Listen, I get it. Your movie is going to be the greatest story ever told. Sure, it’s the same old trope of star-crossed lovers, or missed opportunities, or whatever you happen to have fallen asleep watching on TCM the night before you got your “brilliant idea,” but your’s os told in a completely new way. It just HAS to get made, whether you can pull together the budget to shoot it properly or not.
I also understand that filming on the big lots is really expensive, so if you want to be able to pay the catering bill you have to film somewhere else. Your cousin (or grandparents, or distant relative’s friend) has a great house in a great location that they are willing to rent to you for dirt cheap, so you are all set to roll. You pull the permits with the city and then put out tiny notices on the neighbors fences that you are going to invade their space in three days.
Here’s where it becomes annoying. You put out your little cones announcing to everyone that they now have to park down the street. You harass the UPS driver- who frequents the cul-de-sac so often he knows the names of all the dogs- with, “We’re filming here, you can’t go through right now.” You decide to film outside in the morning and tell the neighboring kids that they can’t play in their own yard because we need to, “Keep the noise level down.” (And you have the audacity to come up to those who are already sick of your crap and ask to piggyback off their Wifi connection because the house you are filming in doesn’t have one.) You take up every available parking space in the street from before 7 to after 10 every day, making those of us who actually live here and are trying to get things done have to park around the corner.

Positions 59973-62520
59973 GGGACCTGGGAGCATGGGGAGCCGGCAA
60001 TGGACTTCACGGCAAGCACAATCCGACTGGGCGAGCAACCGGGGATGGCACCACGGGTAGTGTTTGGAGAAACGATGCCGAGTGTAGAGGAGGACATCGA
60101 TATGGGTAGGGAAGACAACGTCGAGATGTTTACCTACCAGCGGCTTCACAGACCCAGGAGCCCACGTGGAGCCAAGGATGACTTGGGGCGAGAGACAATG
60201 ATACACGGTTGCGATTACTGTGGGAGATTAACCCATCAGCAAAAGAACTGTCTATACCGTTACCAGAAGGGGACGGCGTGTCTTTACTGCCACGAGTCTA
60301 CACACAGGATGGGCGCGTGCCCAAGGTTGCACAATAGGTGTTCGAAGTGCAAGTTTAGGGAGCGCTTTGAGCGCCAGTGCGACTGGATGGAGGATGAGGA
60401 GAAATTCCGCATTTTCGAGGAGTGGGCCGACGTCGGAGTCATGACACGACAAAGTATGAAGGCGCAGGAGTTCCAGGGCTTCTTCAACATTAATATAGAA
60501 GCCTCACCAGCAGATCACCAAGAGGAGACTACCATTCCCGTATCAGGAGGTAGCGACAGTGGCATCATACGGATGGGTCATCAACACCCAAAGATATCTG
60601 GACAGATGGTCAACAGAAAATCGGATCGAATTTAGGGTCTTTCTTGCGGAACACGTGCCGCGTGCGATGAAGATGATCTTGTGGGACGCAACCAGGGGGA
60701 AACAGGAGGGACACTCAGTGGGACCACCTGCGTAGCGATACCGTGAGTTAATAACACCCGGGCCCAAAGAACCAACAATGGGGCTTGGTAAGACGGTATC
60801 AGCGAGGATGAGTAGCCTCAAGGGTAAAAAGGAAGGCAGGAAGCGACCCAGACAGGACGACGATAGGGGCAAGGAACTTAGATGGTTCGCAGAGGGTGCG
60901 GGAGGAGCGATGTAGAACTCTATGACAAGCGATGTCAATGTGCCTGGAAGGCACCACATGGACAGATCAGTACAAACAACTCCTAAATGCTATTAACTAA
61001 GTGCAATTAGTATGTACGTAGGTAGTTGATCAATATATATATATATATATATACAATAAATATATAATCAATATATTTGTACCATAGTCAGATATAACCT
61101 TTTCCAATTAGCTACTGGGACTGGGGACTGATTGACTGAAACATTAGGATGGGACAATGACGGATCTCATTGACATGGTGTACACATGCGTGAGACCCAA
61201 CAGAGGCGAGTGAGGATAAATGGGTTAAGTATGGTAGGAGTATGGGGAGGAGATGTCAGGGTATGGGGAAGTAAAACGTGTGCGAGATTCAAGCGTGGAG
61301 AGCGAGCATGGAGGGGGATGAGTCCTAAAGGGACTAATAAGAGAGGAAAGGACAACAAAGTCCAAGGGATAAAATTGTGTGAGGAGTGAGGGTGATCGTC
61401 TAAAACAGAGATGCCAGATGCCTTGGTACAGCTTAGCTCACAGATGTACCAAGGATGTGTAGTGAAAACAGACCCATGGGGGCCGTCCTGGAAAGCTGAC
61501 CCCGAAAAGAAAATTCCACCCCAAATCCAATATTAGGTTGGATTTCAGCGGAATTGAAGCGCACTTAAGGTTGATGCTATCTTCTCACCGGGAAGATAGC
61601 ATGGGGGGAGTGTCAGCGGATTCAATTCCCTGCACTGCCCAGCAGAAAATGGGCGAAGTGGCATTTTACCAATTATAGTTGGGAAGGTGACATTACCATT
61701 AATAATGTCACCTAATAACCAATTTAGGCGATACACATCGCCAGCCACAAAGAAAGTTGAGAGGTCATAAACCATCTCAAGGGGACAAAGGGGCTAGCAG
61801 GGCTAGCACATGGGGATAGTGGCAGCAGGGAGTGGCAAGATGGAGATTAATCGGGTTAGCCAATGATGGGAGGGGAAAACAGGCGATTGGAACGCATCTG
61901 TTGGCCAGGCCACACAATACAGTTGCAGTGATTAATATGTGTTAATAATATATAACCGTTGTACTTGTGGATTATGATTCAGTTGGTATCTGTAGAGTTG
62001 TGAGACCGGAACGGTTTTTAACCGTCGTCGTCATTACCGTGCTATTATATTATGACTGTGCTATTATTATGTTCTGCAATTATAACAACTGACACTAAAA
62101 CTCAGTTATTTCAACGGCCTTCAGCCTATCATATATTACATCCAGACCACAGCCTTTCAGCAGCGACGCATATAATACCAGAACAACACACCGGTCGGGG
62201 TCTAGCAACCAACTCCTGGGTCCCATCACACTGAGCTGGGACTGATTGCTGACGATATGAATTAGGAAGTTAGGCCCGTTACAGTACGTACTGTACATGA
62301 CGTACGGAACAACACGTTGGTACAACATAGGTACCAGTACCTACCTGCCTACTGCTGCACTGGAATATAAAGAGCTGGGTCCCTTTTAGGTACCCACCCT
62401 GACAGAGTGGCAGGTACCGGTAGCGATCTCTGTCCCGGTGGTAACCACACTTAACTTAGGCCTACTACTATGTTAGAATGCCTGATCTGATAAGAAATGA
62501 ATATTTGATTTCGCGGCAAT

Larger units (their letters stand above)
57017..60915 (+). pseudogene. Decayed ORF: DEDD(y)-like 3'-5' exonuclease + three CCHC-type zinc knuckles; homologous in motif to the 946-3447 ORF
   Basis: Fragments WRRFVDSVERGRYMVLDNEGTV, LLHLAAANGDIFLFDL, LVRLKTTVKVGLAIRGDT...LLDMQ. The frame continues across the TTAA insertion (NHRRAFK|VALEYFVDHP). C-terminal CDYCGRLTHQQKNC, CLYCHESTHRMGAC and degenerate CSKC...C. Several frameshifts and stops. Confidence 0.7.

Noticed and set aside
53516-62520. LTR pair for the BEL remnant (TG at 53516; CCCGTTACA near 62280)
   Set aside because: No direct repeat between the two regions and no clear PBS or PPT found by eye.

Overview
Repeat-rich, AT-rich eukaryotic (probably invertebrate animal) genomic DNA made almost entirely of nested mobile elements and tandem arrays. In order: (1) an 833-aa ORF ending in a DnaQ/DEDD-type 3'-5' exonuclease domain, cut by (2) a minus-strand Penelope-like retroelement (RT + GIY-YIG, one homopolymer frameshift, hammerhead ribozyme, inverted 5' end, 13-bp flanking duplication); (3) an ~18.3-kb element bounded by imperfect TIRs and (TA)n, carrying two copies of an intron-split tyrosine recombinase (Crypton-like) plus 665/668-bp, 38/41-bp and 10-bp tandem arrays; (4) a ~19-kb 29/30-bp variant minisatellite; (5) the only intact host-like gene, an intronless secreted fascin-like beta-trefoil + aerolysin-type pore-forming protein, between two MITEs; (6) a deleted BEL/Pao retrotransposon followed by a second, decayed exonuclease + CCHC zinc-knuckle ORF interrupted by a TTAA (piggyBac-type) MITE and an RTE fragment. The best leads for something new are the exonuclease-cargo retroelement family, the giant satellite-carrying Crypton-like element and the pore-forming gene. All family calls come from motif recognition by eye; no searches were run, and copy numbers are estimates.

These are the behaviors you want to avoid, unless you particularly desire the hatred of those surrounding your filming location. If you want to film in a noiseless environment without paying for a space on a lot, go film in the country. If you really want to film in a suburban neighborhood, pay the neighbors, too. It doesn’t even have to be half as much as the place you are renting, just something to say, “Pardon the inconvenience.” Heck, when my friend turned 30, she gave all the neighbors a bottle of wine and said, “We are having my birthday party on this date. Please don’t call the cops with a noise complaint.” Just something to acknowledge you are being a pain in the ass, but also that you know you are and you feel bad about it. Even having someone personally come up and talk to the neighbors beforehand would be better than walking up every time you had yet another request. I would be more likely to encourage the kids into the backyard if I was asked nicely instead of flat out told, “Um, we are filming over here. Keep the noise down.” Especially after you have pissed the whole neighborhood off for the past week.
In conclusion (or, in Internet lingo, tl;dr): To avoid being a humongous jerk while you are filming your “masterpiece”, be kind to the neighbors. Otherwise, they will end up laughing maniacally thinking, “Serves you right,” every time a giant airplane or helicopter flies overhead and inevitably messes up your take. What, you didn’t know you were filming in a flight zone?